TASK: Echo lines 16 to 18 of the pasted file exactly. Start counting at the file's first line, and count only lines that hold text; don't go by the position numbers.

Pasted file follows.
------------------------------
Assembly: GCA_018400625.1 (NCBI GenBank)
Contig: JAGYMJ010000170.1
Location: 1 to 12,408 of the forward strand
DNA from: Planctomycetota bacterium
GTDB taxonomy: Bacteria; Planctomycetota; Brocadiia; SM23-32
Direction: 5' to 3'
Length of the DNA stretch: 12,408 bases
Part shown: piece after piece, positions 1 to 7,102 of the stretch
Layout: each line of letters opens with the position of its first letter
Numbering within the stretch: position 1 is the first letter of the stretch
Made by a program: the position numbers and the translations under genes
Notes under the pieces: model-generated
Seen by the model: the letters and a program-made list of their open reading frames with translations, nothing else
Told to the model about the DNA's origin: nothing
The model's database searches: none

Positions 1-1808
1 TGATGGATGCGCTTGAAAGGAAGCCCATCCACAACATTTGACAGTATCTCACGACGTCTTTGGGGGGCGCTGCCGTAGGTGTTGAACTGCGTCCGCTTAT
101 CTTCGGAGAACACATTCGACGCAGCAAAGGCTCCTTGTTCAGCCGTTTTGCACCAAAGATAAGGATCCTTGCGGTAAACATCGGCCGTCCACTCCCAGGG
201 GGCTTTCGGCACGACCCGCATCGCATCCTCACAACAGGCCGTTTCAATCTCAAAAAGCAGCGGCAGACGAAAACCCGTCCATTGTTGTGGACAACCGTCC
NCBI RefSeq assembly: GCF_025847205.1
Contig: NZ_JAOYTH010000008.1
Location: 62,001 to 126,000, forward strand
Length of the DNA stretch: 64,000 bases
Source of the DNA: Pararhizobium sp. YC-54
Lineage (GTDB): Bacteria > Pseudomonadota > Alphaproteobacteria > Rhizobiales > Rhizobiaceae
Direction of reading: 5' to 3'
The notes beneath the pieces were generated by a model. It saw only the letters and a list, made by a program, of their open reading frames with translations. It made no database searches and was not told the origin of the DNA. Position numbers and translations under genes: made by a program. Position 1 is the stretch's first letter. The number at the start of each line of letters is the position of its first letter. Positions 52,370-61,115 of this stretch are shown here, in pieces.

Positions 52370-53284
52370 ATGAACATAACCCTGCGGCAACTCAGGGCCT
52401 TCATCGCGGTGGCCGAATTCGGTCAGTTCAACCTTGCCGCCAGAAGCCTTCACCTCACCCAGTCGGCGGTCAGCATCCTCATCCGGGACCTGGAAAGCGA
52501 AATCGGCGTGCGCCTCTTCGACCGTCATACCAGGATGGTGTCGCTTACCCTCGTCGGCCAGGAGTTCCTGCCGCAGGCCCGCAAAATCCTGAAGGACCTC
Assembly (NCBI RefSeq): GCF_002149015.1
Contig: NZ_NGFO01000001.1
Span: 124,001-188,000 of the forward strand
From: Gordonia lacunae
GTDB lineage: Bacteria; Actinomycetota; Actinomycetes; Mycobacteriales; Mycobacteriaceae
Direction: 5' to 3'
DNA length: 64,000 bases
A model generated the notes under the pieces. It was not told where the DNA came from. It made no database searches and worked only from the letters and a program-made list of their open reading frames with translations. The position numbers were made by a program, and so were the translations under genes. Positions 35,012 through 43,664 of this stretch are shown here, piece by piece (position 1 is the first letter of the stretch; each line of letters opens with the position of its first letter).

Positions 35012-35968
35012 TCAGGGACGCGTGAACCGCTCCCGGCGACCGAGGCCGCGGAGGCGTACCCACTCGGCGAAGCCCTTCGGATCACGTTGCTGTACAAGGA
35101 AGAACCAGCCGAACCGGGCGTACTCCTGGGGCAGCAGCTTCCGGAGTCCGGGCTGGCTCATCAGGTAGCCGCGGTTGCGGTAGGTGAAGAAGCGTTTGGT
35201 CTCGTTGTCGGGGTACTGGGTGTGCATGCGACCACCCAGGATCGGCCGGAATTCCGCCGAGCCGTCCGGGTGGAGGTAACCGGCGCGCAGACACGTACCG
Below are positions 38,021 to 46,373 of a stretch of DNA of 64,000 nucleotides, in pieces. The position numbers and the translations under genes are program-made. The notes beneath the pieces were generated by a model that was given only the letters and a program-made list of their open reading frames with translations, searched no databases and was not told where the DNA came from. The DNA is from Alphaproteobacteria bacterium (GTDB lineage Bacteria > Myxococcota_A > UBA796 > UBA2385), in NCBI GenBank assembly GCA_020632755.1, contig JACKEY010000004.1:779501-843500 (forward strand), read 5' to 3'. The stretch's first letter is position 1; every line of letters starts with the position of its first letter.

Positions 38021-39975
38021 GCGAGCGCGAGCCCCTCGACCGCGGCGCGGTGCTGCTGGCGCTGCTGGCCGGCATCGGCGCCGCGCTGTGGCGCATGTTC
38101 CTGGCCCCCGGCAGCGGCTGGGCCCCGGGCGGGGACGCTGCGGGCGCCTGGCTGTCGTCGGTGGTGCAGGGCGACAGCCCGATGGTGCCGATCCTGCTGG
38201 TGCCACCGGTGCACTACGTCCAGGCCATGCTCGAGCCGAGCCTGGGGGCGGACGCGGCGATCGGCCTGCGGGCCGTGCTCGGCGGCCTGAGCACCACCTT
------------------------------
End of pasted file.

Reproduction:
Positions 1-1808
1 TGATGGATGCGCTTGAAAGGAAGCCCATCCACAACATTTGACAGTATCTCACGACGTCTTTGGGGGGCGCTGCCGTAGGTGTTGAACTGCGTCCGCTTAT
101 CTTCGGAGAACACATTCGACGCAGCAAAGGCTCCTTGTTCAGCCGTTTTGCACCAAAGATAAGGATCCTTGCGGTAAACATCGGCCGTCCACTCCCAGGG